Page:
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Rich Halley Trio: Objects

Dan McClenaghan By

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Rich Halley Trio: Objects Way up in Corvallis, Oregon, in percussionist Dave Storrs' studio/garage, it's happening; away from the clamor and hubbub of the big city, far removed from the restrictive, profit-minded corporate thinking, a small jazz label is giving birth to unfettered sounds, undiluted, non-pasteurized free jazz, and then some.

Louie Records, Dave Storrs' labor of love

The Rich Halley Trio's latest on Louie. Objects mines the vein of improvisation to form a sort of Northwest Zen-Bop sound, with the leader Halley on tenor and soprano saxophones and wood flute; Clyde Reed doing the bass chores; and Louie boss Dave Storrs' on an array of percussion modes.

Halley's tenor tone is brawny and bold, forthright, Sonny Rollinsesque, and possessed of an occasional ferocity that has a tendency here to taper down into boppish grooves. This is a more fluid and relaxed set than his previous Louie disc, last year's Coyotes in the City , perhaps becuase the guys got together in the garage this time a short twelve hours after playing a paying gig. They apparently got themnselves into a groove that carried over.

They seem, here, like a pinpoint control sinkerball pitcher who needs to weary his arm a touch with a few innings (or, in this case, a couple of forty-five minute sets) to put some surprising loops and swirls into his delivery.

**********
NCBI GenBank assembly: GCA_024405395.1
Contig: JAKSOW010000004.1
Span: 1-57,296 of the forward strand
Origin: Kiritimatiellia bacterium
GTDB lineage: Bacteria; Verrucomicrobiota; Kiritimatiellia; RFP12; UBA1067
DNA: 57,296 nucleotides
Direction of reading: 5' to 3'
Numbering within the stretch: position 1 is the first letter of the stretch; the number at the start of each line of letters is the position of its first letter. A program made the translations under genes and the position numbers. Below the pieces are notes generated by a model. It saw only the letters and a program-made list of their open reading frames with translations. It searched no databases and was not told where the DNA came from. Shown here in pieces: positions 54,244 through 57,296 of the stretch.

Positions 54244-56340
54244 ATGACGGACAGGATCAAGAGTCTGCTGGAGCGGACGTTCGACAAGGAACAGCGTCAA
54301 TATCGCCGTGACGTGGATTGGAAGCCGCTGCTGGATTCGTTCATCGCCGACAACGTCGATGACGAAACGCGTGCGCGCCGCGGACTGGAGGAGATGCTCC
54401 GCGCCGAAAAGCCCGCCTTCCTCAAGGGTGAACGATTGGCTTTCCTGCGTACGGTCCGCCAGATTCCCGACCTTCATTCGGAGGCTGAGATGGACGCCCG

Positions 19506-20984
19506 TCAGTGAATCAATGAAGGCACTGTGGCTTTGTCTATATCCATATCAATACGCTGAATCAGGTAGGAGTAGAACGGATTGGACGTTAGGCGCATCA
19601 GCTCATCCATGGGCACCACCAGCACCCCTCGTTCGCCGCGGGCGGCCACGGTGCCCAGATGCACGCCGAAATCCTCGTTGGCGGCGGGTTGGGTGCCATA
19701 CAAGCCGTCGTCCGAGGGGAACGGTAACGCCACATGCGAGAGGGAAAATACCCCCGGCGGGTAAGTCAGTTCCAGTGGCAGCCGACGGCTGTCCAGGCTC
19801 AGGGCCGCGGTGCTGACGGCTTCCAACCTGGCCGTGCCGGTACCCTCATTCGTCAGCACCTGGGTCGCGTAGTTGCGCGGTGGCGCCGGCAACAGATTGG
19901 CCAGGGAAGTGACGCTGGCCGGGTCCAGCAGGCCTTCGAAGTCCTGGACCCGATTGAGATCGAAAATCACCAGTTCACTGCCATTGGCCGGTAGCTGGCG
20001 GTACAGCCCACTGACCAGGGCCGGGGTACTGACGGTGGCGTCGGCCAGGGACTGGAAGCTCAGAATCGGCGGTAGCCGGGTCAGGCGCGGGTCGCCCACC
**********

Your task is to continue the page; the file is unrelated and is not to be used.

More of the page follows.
And Dave Storrs: he has an orchestral array of sounds in his percussionist's quiver. A listen-through of Coyotes in the City and Objects back to back suggests an mystical, multi-layered, tintinnabular leap forward in his musical evolution. Sold his soul to the Devil? More likely he experienced a growth spurt in the process of creating his percussion soundscapes disc, Another Thing. He goes glass wind chimes, ice cubes tinkling in a mug, a crystalline waterfall washing over polished rocks weaving in and out of the bass throbs and saxophone groans and growls. Transcendant!

The set is perfectly paced. Halley alternates tenor withs soprano saxophones, and throws into the improvisational mix a slow and reverent version of "Over the Rainbow" that lends a sweet cohesion to the set

An essential disc for fans of free/improvised jazz.

Track Listing: Objects, The Search, Grey Stones, Back in the 400 Club, Over the Rainbow, Thickets/Pavement

Personnel: Rich Halley, tenor, soprano saxes and wood flute; Dave Storrs, percussion, Clyde Reed, bass

Year Released: 2002 | Record Label: Louie Records | Style: Modern Jazz


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